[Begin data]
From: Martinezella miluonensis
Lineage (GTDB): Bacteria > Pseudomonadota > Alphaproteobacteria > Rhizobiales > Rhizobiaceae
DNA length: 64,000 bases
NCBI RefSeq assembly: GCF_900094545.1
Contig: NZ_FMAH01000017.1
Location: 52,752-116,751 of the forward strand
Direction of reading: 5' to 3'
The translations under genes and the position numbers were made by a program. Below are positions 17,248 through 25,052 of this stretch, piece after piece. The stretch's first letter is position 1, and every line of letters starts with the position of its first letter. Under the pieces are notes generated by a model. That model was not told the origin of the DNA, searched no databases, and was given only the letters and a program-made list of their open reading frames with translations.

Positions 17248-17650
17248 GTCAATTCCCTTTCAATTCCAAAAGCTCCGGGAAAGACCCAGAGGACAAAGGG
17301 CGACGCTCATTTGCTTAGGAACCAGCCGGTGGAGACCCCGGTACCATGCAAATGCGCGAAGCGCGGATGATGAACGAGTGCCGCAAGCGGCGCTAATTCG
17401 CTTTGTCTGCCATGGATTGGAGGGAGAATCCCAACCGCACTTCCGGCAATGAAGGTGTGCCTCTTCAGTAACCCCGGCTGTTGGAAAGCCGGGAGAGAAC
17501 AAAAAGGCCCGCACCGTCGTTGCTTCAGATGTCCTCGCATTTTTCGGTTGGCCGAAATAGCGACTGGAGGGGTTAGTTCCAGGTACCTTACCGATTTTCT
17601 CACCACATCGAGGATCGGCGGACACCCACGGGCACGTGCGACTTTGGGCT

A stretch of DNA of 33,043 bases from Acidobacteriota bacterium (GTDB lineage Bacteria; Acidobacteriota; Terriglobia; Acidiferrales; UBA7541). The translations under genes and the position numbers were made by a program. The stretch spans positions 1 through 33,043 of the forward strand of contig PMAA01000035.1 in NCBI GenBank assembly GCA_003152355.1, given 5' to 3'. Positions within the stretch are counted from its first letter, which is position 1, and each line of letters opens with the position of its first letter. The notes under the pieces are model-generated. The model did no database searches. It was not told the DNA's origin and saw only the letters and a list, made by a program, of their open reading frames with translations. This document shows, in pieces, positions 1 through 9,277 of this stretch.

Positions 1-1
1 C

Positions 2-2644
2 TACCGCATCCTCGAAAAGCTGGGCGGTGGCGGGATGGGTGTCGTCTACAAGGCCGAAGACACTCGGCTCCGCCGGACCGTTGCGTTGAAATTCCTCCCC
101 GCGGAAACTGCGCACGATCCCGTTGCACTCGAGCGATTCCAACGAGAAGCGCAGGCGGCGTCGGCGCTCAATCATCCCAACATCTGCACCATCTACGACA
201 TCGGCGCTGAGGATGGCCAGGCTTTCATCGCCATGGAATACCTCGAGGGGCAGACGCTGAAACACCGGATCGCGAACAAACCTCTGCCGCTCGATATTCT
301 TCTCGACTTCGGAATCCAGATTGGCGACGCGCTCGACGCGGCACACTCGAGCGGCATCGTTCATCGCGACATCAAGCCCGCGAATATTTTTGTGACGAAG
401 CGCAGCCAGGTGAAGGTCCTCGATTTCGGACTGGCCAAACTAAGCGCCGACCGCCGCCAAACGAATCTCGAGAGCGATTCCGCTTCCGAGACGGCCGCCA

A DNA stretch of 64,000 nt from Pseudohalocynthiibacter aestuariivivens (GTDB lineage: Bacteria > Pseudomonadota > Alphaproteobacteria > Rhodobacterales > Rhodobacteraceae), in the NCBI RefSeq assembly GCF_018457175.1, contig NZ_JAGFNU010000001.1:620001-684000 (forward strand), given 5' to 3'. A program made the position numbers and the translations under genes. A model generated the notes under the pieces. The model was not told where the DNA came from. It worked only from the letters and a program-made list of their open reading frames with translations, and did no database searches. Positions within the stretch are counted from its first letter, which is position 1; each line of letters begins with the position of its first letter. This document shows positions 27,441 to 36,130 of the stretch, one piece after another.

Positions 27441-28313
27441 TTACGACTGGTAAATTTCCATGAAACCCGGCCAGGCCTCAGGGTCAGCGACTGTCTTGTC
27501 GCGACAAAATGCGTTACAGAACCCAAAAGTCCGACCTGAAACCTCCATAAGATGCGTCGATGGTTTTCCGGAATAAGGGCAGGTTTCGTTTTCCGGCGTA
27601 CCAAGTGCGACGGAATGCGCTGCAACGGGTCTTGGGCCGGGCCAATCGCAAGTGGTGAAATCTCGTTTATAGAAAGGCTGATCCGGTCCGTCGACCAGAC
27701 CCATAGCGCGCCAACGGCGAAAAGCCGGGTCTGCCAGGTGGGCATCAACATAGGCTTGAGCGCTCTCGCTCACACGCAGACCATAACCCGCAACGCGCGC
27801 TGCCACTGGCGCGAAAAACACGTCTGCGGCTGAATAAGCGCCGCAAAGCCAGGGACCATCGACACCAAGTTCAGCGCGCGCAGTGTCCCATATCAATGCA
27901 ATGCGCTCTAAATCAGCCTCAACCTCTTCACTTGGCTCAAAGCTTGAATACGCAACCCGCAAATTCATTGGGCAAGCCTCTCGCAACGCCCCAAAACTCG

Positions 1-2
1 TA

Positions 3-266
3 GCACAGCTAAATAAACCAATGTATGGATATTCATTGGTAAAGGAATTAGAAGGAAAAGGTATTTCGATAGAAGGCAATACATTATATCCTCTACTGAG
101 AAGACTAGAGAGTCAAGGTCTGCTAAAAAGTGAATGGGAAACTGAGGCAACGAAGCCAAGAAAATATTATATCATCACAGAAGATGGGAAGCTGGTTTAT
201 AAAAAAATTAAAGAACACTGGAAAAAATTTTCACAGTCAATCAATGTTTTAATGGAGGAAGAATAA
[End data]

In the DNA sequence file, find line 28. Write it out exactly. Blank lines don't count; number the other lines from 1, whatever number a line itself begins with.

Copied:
27601 CCAAGTGCGACGGAATGCGCTGCAACGGGTCTTGGGCCGGGCCAATCGCAAGTGGTGAAATCTCGTTTATAGAAAGGCTGATCCGGTCCGTCGACCAGAC